The score and the loading plots of the principal component analysis (PCA) are reported in Figure 4.
The distribution of the samples in the score plot was comparable to the clustering of the PCA analysis. SPME Hop was plotted by itself in the leftmost area of the bottom left quadrant (PC1 and PC2 < 0): greater distance to all other analyzed samples evidenced low compositional similarities. Both beer samples were positioned close to each other in the lower right quadrant (PC1 > 0 and PC2 < 0), probably due to their relevant content in non-terpene esters, whose vectors were directed towards the rightmost area of the bottom right quadrant. Finally, the samples of the green cluster of the HCA analysis were plotted in the upper quadrants (PC2 > 0), near the separation line between the left and the right ones. The positioning of the sample hop EO in the upper left quadrant was probably due to the α-humulene and β-caryophyllene vectors, whilst the hibiscus liqueur was plotted in the middle area of the upper quadrant because of the high relative content in limonene, whose vector pointed towards the same area of the score plot.

3.4. Sensorial Analysis

The scores and the radar graph of the QDA sensorial analysis for both the control and the treated samples are reported in Table 6 and in Figure 5, respectively.
In the descriptive analysis, the control beer showed no turbidity and medium foam persistency. In the olfactory and gustative phase intensity, malty and hoppy notes were highlighted, confirming the noticeable relative content of myrcene and α-humulene in the CTR Beer HS. The treated beer (hibiscus beer) showed high foam persistency and low turbidity and was mainly characterized by floral and fruity notes in the olfactory phase, which can be also found in the gustatory one, with sour, floral, fruity and salty as the main attributes; in particular, the panel evidenced a flavor similar to red fruits and flowers such as blueberry, rabes and rosehip. The floral and fruity scents could be attributable to the predominance of non-terpene esters and alcohols in the volatilome of the beer.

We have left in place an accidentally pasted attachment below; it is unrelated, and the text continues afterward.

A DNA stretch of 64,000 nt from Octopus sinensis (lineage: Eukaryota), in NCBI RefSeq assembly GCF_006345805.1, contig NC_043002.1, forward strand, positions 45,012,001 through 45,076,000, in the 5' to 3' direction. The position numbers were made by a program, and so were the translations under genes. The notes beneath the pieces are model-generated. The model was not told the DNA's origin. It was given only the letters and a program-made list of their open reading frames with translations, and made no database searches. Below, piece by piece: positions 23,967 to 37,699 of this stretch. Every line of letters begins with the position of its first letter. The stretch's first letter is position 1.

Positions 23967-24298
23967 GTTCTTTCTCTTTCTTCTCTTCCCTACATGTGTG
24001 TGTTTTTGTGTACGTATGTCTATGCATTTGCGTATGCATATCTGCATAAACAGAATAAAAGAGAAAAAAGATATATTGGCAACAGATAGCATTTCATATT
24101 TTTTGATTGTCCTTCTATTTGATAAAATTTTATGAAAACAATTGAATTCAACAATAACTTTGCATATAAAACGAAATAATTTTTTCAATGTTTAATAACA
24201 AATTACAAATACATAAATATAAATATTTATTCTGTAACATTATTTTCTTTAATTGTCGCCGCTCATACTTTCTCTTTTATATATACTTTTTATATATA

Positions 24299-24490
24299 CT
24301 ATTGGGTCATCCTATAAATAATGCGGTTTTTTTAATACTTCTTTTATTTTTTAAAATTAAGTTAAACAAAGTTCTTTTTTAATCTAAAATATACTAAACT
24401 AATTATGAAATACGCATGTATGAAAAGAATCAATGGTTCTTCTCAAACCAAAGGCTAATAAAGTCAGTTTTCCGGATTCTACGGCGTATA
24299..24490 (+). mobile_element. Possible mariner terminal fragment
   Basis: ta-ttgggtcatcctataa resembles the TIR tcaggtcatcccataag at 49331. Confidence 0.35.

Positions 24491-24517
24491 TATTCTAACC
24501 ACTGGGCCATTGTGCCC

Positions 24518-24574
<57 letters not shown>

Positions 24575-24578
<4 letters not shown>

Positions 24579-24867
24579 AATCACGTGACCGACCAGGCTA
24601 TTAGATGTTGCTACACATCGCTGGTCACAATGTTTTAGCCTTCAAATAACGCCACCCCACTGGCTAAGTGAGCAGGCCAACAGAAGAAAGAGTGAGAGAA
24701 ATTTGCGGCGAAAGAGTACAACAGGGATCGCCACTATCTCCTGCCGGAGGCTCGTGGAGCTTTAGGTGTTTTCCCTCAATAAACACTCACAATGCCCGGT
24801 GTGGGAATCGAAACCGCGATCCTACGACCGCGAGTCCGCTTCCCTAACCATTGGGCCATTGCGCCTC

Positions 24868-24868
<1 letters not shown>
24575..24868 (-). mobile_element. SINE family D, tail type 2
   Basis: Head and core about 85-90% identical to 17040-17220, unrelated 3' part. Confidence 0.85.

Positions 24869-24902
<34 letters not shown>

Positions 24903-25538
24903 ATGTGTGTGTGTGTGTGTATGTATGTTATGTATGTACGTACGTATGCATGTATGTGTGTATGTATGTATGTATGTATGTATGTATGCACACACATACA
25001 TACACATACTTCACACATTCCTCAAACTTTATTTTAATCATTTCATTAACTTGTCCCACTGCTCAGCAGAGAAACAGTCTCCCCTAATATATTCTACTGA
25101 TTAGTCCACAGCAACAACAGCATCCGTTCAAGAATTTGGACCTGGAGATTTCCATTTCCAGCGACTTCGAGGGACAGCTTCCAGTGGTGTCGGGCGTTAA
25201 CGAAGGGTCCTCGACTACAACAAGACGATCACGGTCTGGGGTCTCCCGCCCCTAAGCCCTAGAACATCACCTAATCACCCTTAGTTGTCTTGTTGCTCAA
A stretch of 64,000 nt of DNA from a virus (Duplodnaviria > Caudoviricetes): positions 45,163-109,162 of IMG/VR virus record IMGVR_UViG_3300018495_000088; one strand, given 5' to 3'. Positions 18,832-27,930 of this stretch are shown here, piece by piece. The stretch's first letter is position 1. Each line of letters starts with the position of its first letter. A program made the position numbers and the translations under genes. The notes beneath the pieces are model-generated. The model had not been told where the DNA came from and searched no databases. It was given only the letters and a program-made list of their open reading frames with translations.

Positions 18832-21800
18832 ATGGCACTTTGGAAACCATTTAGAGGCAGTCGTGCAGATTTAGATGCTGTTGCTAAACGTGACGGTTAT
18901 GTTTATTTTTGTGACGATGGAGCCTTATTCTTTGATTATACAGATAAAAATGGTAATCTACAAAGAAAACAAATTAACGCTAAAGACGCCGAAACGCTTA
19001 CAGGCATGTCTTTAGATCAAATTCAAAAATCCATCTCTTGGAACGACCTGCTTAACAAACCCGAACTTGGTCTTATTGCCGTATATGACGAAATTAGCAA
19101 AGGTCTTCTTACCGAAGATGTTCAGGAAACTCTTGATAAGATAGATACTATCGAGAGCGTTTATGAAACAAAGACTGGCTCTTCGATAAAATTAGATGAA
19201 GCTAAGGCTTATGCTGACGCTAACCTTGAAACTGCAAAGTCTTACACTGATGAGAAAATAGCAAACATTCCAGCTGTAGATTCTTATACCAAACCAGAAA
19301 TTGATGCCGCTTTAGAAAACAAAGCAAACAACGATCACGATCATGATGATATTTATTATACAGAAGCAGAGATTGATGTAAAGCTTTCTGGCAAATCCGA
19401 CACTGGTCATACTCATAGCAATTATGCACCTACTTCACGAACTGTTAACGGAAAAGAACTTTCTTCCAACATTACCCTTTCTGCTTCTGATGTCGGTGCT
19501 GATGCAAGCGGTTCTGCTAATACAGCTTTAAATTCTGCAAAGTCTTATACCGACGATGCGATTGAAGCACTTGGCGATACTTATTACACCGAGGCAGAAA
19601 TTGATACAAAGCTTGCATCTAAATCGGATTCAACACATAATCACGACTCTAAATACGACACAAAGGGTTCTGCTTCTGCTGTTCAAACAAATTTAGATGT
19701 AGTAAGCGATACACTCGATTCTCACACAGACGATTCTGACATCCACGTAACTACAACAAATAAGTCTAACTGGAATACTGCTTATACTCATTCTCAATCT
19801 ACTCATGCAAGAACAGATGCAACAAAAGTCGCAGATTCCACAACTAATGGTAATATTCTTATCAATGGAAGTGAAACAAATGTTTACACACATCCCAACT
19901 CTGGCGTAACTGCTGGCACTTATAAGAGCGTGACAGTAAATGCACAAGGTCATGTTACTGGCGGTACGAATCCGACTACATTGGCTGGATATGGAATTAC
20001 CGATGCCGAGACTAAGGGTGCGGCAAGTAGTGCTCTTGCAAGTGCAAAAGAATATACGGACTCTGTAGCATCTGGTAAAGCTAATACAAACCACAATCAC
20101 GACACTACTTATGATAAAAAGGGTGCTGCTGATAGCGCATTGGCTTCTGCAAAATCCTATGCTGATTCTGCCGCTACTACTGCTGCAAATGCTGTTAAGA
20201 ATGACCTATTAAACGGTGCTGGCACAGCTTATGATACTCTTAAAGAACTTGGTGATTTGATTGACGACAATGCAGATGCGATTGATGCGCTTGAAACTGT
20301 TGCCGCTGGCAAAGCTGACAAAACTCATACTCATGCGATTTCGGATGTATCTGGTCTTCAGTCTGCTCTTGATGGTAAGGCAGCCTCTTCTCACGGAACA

3.5. Biochemical Analyses

Total chlorophylls and total carotenoids (Table 7) were determined in the dried plant materials used for the production of the studied alcoholic beverages. The total chlorophylls content was higher in the H. lupulus cones, as it reached 671.77 µg/g DW, than in the H. rosa-sinensis flowers, which presented 8.28 µg/g DW. On the contrary, carotenoids were more abundant in the latter (229.29 µg/g DW) than in the former (161.17 µg/g DW).
The red pigmentation of the hibiscus flowers was attributable to the anthocyanins, phenolic compounds responsible for the colors in fruits and vegetables widely used in the food industry as natural colorant [40]. Their content, reported in Table 7, was determined in both the analyzed plant materials and the studied alcoholic beverages. Unsurprisingly, the hibiscus flowers presented a noticeable amount of these chemical compounds (16.26 mg/g DW), while they were not detected in the hop cones. Regarding the beverages, the highest anthocyanin content was in the hibiscus liqueur, which presented 134.21 µg/mL. The hibiscus beer, instead, was characterized by a strongly lower content than the liqueur, as it showed 2.76 µg/g. However, the amounts of this class of secondary metabolites were significantly higher in the hibiscus beer than in the control one, in which they were not present. The presence of anthocyanins in the beer was probably due to the hibiscus flowers, as they usually are not reported as main phenolic compounds of beer [41].
On the contrary, flavonoids are key components of this alcoholic beverage since they contribute to its astringency and bitterness [41,42]. The total flavonoid contents (TFCs) were also assessed in all the samples, with their highest presence in the hibiscus flowers (73.91 mg CE/g DW) and hop cones (27.29 mg CE/g DW), and among the beverages, the hibiscus liqueur (741.26 µg/mL). Concerning the beer samples, the TFCs were significantly more abundant in the treated beer (360.66 µg CE/mL) than in the control one (201.37 µg CE/mL).